When was the last time you experienced anger? You probably won’t need to rewind the clock very far back to recall your most recent moment.
Was your anger ugly? Did you say or do something that you now regret? Do you wish that you could rewind the clock and erase words and actions from the ears and eyes of your spouse, children, friends, neighbors or co-workers?
Today I want to do something that may sound counterintuitive: I want to encourage your anger.
That is, only if your anger is going to be about something bigger than you.
Anger, just like all things in life, has to begin with God (Genesis 1:1). First, we need to reevaluate how we think about the Lord and his anger. Mostly, we assume that anger is the dark side of God’s character that we need to keep hidden from the world.
Our heavenly Father doesn’t have a dark side! John says, “God is light; in him there is no darkness at all” (1 John 1:5). It’s impossible for there to be anything evil in God, which means God is both righteous and angry at the very same time (see Exodus 32:10, 34:6; Deuteronomy 29:28; 2 Kings 22:13; Psalms 2:12, 30:5; Romans 1:18; and more.)
Anger is one of God’s most beautiful characteristics – in fact, his anger is a bright hope for the world. Because he is righteously angry, we can rest assured that everything sin has broken will be restored.
That means we should be angry too.
In a world in which nothing operates as it was intended and where evil often has more immediate influence than good, it would be wrong for us not to be angry.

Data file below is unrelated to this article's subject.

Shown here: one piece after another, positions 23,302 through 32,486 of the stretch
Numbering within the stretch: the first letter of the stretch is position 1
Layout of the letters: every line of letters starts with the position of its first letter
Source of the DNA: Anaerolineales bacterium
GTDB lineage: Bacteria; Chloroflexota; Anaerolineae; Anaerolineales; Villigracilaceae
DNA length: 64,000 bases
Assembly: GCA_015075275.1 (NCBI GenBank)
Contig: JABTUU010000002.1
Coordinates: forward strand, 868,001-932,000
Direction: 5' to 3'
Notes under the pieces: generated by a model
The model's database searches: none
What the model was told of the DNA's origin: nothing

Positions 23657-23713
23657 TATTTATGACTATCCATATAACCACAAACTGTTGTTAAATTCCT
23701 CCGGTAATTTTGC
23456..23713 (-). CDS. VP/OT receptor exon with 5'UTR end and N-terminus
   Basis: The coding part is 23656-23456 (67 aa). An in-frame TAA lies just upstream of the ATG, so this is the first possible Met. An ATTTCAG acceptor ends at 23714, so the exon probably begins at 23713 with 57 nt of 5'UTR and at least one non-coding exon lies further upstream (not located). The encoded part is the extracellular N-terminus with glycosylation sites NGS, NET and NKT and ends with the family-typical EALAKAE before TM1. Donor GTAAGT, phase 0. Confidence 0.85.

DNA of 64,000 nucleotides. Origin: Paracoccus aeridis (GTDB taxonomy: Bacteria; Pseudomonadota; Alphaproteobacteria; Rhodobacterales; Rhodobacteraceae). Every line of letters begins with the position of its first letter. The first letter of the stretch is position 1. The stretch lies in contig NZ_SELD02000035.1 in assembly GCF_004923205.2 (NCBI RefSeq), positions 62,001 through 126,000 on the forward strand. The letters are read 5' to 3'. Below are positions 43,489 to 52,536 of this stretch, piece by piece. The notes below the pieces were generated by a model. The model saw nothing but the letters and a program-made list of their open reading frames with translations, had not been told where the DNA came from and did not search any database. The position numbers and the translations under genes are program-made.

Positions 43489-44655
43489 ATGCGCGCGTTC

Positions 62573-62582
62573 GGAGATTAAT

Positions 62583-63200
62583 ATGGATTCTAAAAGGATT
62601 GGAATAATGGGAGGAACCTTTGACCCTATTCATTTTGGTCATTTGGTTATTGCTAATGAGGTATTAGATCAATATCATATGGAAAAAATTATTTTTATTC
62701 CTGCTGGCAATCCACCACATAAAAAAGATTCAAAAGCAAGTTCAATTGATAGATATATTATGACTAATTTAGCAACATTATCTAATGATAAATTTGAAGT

You simply cannot look at the world with the eyes of truth and with a heart committed to what God says is right and good, and not be angry at the state of things. In a fallen world, anger can be good, constructive, and essential.
Let’s be very clear here, though. The Lord’s anger is “Big Kingdom” anger, always working to right what is wrong, with patience, justice, mercy, and grace.
You and I, on the other hand, will wrestle between “Big Kingdom” anger and “little kingdom” anger. Because sin turns us in on ourselves, we will be angry, demanding, and critical for all the wrong reasons.
So between the already and the not yet, our anger will be a war. This will be a war between God’s will and our will, between God’s plan and our plan, between God’s desire and our desire, and between God’s sovereignty and our quest for self-rule. It is a war fought in every situation, location, and relationship of our life.
You should be angry. The things that make God angry should make you angry, and thereby spur you into righteous action.
But be wary – your heart will be prone towards anger for the wrong reasons.
Will your anger propel you to be a healer, a restorer, a rescuer, and a reconciler? Or will your anger leave a legacy of fear, hurt, disappointment, and division?
God offers you the grace to be righteous and angry at the very same time!
Paul David Tripp
- When was the last time you experienced anger? Identify the situation, location, or relationship.
- What inside of you made you angry in that situation, location, or relationship? Identify the motives of your heart, not external environment.
- Was your anger in that moment healing, restorative, and reconciling? Or was it divisive, hurtful, and damaging?
- What is something that you're experiencing right now that should make you righteously angry? How can you act with "Big Kingdom" anger in a way that is constructive?